Raising capital is a combination of building genuine relationships, gaining trust, persistence and networking your ass off. A college friend of mine’s father previously worked as a supply chain consultant at SAB Miller. I figured he’d be a great person to talk to, so I requested a phone call. That phone call turned into months of back and forth, discussing all aspects of our plans and goals. In the beginning we were touching base every couple of weeks, but quickly it turned into weekly, and eventually daily interactions. I didn’t consider the possibility of him being interested in investing, nor did I want to ruin our relationship by asking.
One day we had a call arranged for the afternoon. I thought it was just a regular phone call, a phone call in which we would discuss the intricacies of the business plan or financial models. Instead, he bluntly started the conversation with ‘I’m interested in investing, but I’ll only invest if my investment partner thinks this is a good idea and is willing to invest with me’. He then introduced Neil and I to his partner and we arranged a time to meet. After multiple meetings and negotiations, they decided to invest, and we had made our first deal.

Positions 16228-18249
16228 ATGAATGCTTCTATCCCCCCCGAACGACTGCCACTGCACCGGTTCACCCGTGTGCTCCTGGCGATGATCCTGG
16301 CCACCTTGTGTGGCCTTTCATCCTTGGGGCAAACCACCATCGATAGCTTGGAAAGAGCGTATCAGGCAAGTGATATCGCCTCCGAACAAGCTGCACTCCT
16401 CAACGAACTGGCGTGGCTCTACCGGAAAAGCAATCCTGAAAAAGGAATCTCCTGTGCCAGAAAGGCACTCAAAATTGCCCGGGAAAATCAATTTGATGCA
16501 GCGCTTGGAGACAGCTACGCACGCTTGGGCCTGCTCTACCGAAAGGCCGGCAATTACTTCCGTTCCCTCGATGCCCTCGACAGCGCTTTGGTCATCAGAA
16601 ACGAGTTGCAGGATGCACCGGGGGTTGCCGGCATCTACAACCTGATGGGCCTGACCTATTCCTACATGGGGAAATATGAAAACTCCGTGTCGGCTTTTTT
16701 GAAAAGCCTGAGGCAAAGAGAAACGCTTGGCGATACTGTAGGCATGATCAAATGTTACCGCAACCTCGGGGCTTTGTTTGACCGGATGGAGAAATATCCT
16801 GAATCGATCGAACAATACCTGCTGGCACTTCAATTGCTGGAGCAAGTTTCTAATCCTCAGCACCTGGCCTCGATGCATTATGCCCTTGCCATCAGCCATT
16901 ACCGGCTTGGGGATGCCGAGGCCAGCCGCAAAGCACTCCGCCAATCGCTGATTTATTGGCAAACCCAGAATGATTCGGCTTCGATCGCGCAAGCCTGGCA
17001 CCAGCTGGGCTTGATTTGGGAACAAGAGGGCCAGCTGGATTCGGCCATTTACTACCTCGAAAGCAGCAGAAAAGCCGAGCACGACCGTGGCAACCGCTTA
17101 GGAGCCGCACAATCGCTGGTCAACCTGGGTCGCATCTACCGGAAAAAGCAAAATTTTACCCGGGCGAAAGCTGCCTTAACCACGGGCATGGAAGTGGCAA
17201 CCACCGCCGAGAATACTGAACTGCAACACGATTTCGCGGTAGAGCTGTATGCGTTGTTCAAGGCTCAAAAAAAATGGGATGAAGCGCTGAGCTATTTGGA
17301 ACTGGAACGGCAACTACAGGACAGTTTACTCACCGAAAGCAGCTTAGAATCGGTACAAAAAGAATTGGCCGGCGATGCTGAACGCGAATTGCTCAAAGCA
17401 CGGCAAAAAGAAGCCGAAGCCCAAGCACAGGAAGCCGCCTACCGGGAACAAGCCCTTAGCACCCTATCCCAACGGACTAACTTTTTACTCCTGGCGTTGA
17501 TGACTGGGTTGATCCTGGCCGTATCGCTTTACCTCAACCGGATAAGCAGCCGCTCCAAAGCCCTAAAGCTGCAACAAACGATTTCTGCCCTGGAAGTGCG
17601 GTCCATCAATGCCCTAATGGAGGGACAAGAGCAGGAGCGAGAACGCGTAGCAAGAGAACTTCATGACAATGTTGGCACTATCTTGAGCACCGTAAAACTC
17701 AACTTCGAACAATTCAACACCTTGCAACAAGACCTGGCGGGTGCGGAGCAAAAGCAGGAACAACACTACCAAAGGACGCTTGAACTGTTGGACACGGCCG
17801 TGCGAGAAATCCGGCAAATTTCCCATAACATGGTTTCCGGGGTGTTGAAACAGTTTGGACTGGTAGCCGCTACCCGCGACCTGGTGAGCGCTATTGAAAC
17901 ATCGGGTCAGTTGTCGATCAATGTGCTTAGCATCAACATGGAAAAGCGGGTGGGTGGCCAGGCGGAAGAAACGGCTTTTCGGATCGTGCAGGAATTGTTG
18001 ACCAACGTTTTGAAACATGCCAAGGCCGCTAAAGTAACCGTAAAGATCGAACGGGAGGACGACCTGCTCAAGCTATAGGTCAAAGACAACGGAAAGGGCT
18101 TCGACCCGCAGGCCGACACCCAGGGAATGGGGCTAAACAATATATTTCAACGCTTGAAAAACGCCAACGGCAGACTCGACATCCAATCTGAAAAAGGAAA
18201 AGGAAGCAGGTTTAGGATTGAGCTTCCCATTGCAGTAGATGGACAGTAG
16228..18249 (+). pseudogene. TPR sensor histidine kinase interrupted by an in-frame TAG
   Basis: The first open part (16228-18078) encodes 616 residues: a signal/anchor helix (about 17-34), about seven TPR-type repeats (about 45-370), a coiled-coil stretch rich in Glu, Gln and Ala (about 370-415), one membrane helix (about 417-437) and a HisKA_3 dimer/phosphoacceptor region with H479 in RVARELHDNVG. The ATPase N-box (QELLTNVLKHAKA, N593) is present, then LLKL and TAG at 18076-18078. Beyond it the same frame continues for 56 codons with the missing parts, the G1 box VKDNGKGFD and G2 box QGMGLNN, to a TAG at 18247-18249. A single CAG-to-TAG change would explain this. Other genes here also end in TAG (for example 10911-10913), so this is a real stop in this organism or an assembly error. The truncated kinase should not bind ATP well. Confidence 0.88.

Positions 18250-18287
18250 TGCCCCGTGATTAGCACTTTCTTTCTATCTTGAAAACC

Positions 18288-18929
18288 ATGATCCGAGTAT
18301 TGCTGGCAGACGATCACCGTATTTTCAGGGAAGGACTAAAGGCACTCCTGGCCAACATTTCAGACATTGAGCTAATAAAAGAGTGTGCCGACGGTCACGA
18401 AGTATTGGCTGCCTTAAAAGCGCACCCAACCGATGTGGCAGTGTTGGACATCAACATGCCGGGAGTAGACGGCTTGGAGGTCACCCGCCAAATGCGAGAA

So, as you know, we’re impressed with Briggs Original – tell our readers more, for example what you’re most proud of as a company and what sets you apart from others.